- Address: 51 Baldwin St, Toronto
- Visited: 09/09/2013, Dinner, 4 people
- Cuisine: Japanese
- Rating: 3.5 5.0 Excellent, worth every $
4.5 Good, food & value
4.0 Good, but $$, would re-visit
3.5 Meh, good $, would re-visit
3.0 Meh, would not re-visit
2.0 Did not like $ [$] <20; [$$] <40; [$$$] <80; [$$$$] >80
- Website: http://kintonramen.com
Guu is without a doubt, one of my favourite restaurants in Toronto. When I heard they had plans to open a restaurant specializing in ramen, it was almost a dream come true. I was eager to line up in traditional Guu fashion. My first visit though, left me underwhelmed. A friend from university was back in town for a wedding in September so I decided to give Kinton a second chance along with the BF, who’d never been.
Atmosphere: Similar to Guu, the atmosphere at Kinton is boisterous, friendly and hectic. The servers greet each customer with an enthusiastic welcome and bid them farewell with the same energy. There are tables for larger groups in the back of the restaurant but these are used to communally seat smaller groups during peak hours. Additional seats along the bar are great for individual patrons or couples. The wooden bar stools have a built in shelf to store bags or jackets. I would still keep an eye on anything valuable as the storage is out of eyesight and easy to access from behind.
Service: Despite how busy the restaurant was, service was great. The pace felt a little rushed but we were never hurried, food arrived quickly (which was great because we were starving after waiting in line) and I’m amazed at how attentive they are to Kinton “bowlers”. The concept of Kinton “bowlers” is a pretty good marketing technique to generate returning customers. Basically, if you finish your bowl of ramen, broth and all, it counts as one bowler. You get a stamp on a membership card, your picture is taken and posted on their facebook page. Collect 10 stamps and the reward levels start with a free 10pc gyoza, then a Kinton towel, then t-shirts, at 100 a Kinton bowl and by 500 stamps the reward is a $500 gift card.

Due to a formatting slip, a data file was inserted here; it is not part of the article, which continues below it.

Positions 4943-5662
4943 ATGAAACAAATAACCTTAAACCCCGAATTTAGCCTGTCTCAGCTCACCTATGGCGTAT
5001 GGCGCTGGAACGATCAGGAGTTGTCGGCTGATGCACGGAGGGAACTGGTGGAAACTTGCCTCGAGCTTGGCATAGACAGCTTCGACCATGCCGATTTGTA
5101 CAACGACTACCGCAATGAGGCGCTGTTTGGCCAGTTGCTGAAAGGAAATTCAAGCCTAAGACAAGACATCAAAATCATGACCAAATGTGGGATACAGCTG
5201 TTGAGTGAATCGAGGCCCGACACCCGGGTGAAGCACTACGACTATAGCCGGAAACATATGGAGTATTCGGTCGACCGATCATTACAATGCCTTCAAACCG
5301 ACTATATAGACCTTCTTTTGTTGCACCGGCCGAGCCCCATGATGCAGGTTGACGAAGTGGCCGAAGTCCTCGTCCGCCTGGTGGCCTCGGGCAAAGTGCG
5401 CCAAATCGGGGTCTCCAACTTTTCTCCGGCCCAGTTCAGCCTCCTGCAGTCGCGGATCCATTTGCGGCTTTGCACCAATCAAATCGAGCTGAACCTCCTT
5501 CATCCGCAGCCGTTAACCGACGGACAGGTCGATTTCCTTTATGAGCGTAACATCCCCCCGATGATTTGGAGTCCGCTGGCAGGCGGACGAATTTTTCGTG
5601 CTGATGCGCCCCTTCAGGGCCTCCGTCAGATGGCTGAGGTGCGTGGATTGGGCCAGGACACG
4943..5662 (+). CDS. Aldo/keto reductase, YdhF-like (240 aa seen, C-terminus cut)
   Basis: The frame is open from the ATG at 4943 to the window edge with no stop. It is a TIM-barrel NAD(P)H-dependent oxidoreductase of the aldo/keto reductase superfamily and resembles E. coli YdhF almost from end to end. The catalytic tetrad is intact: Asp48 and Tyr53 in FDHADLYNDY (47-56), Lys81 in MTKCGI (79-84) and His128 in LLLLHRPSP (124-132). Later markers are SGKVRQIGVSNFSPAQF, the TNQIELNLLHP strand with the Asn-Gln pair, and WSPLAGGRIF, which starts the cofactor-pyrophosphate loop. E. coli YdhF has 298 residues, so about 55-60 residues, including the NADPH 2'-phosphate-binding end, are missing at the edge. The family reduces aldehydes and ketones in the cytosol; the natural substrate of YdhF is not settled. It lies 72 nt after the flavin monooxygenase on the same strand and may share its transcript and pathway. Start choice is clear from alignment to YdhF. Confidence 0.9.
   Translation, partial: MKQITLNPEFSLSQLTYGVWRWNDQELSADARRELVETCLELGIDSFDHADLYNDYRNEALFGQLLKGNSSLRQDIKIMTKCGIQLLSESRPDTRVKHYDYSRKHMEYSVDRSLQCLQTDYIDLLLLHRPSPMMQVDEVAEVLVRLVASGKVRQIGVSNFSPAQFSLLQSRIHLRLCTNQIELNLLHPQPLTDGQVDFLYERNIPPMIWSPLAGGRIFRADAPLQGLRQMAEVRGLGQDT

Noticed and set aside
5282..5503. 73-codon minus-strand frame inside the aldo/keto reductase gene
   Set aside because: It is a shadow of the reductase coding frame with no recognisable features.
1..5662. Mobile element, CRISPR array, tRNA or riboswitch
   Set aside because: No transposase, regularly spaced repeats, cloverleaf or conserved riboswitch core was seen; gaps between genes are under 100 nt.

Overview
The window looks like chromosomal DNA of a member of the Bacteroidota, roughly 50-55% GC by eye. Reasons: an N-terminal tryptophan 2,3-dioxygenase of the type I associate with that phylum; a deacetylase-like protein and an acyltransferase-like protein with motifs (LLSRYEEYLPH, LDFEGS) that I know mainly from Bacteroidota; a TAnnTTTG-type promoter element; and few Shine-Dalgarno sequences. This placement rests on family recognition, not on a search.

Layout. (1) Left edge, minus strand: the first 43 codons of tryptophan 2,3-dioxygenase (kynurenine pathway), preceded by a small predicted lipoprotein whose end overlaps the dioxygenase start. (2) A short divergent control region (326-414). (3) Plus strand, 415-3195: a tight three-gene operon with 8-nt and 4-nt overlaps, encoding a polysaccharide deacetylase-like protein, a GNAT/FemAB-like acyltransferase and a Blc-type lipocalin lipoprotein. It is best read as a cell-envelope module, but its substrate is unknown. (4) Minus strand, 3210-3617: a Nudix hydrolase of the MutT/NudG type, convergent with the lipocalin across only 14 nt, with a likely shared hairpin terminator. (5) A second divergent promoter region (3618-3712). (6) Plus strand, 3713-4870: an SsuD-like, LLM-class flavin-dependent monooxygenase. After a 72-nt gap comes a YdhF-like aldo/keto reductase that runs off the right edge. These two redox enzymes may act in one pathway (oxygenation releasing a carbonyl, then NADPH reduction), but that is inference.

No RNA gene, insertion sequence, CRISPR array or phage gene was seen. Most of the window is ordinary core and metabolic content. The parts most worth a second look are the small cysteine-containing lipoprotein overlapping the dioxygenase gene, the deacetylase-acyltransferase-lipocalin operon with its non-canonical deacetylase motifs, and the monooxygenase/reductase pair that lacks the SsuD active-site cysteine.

It’s a pretty great idea to attract regular customers and to stand out as the restaurant of choice out of the many meal possibilities along Baldwin. If Kinton had been around when I was still at UofT, living down the street, this easily would’ve been a goal I strived for during my university years.
Food: As this was my second visit to Kinton, I opted to try a different broth than my usual miso ramen and went with the Garlic Spicy Ramen with an additional egg. The BF ordered the Extra Pork Ramen. We were both impressed with the toppings. They really mean it when they say extra meat. His bowl of noodles was topped with two large pieces of pork shoulder and another two pieces of pork belly. Both cuts were, thick, beautifully charred and tender.
Kinton’s homemade noodles had a great chewy texture and rich flavour. Two major ramen components done better than right. The key though is in the broth and I’m afraid this is where Kinton falls short for me. Their broth is rich, but somehow it doesn’t have the layers of flavour I’m expecting. With the Spicy Garlic ramen, there is a great strong garlic flavour but only a hint of savoury. A nice layer of fat rests on the top and it has all the earmarks of a great broth. The flavour though just doesn’t come through, it’s flat.
On my first visit to Kinton the ramen scene in Toronto was just beginning to evolve and the popular venues today had yet to exist. My second visit was consistent. I love the concept of the Kinton “bowler” and will finish my bowl upon any return visits (as is proper ramen eating etiquette). There’s just something missing from Kinton’s broth.